BookmarkSubscribeRSS Feed
Greg95
Calcite | Level 5

Hello everyone,

The question I have is I am cleaning data for use with a predictive model and one of the tables I am looking at has to do with disease cases. I have gender, disease, year, age group, population as variables. 

The problem I am running into is : for example I have osteoporosis disease with 20,000 cases for males and 20,000 cases for females. For the "all" gender there is missing value, how can I make this calculation? 

6 REPLIES 6
antonbcristina
SAS Employee

From the sample you showed, the only time that the All category has missing cases is when there are missing cases for both Females and Males. Is this always the case?

Greg95
Calcite | Level 5

Yes, there is only a missing value in all if there is a value for both male and female.

If there is a value missing for females then there is a value for male and all for that age group/disease category.

antonbcristina
SAS Employee

I think you meant to say:

 

Yes, there is only a missing value in all if there is a missing value for both male and female.

 

In this case, there is nothing that you can do to fix this. There is no way to calculate the All category without individual cases for either Female or Male.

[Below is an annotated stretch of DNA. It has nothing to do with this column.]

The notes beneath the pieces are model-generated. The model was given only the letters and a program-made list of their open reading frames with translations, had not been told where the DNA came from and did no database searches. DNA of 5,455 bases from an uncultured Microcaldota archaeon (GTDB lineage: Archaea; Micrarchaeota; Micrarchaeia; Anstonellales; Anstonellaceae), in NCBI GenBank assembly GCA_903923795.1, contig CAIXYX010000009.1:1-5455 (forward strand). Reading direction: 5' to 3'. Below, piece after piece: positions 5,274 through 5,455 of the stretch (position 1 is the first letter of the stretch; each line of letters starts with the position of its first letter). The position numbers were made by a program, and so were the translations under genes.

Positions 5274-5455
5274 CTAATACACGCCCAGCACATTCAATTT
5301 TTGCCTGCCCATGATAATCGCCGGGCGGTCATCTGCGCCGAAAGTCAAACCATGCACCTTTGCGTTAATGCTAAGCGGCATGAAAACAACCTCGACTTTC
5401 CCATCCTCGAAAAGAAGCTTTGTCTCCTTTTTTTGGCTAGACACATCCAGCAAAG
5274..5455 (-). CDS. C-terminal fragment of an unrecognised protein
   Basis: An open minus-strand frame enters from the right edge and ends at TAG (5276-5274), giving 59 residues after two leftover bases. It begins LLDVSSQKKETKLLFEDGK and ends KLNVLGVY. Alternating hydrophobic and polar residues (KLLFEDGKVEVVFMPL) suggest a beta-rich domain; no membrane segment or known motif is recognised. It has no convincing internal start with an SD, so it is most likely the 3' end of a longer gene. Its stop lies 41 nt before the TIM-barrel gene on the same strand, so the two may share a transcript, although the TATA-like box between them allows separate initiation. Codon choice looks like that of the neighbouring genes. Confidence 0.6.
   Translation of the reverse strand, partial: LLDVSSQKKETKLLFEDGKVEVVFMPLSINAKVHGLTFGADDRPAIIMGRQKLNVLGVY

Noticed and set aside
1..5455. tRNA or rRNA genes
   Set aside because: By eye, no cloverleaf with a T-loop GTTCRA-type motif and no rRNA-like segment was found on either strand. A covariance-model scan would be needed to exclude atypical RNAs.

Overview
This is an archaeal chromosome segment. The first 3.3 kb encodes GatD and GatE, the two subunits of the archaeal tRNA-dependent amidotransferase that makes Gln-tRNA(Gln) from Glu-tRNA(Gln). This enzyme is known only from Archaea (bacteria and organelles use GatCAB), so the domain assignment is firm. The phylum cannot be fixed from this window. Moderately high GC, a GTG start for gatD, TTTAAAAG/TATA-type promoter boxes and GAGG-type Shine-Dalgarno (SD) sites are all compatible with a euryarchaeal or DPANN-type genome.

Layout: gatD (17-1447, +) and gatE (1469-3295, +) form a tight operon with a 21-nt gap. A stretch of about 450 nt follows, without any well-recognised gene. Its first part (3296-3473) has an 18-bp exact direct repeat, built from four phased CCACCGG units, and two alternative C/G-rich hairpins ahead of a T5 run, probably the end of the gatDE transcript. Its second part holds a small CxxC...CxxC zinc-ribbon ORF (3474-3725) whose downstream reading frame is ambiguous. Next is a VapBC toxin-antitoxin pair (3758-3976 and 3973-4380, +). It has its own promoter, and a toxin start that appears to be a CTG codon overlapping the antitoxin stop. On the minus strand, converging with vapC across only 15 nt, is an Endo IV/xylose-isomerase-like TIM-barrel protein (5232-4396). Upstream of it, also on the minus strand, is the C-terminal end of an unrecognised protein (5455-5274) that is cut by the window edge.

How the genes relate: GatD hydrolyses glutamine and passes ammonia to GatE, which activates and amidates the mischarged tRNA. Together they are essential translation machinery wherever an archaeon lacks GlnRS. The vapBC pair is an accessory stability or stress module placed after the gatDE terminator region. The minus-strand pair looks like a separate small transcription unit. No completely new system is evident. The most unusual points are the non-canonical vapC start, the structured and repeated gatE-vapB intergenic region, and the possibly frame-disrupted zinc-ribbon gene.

Greg95
Calcite | Level 5

For each missing "All" value, the male and female values are there. 

For each missing "Female" values, the all and male values are there.

For each missing "Male" value, the all and female values are there.

antonbcristina
SAS Employee

This doesn't seem to be reflected in your sample. Is your data different?

antonbcristina
SAS Employee

I've recreated a small sample of your sample here:

 

data diseases;
   infile datalines dlm=' ' dsd;
   input year age $ gender $ disease :$50. cases pop;
datalines;
1990 0-17 All Asthma 182000 64177000
1990 0-17 All "Dementia and Alzheimer's disease" . 64177000
1990 0-17 Female Asthma 71000 31295000
1990 0-17 Female "Dementia and Alzheimer's disease" 22000 31295000
1990 0-17 Male Asthma 111000 32883000
1990 0-17 Male "Dementia and Alzheimer's disease" . 32883000
run;

 

So if you do have a scenario as you mentioned, the easiest way to validate your data is to transpose it and then check that all = sum of females and males, as below. If it isn't, then make it so.

 

proc sort data=diseases;
   by year age disease;
run;

proc transpose data=diseases out=diseases_t;
   by year age disease;
   var cases pop;
   id gender;
run;

data diseases_validated;
   set diseases_t;
   valid = (all=sum(female,male));
run;

 

 

sas-innovate-2024.png

Available on demand!

Missed SAS Innovate Las Vegas? Watch all the action for free! View the keynotes, general sessions and 22 breakouts on demand.

 

Register now!

How to Concatenate Values

Learn how use the CAT functions in SAS to join values from multiple variables into a single value.

Find more tutorials on the SAS Users YouTube channel.

Click image to register for webinarClick image to register for webinar

Classroom Training Available!

Select SAS Training centers are offering in-person courses. View upcoming courses for:

View all other training opportunities.

Discussion stats
  • 6 replies
  • 900 views
  • 0 likes
  • 2 in conversation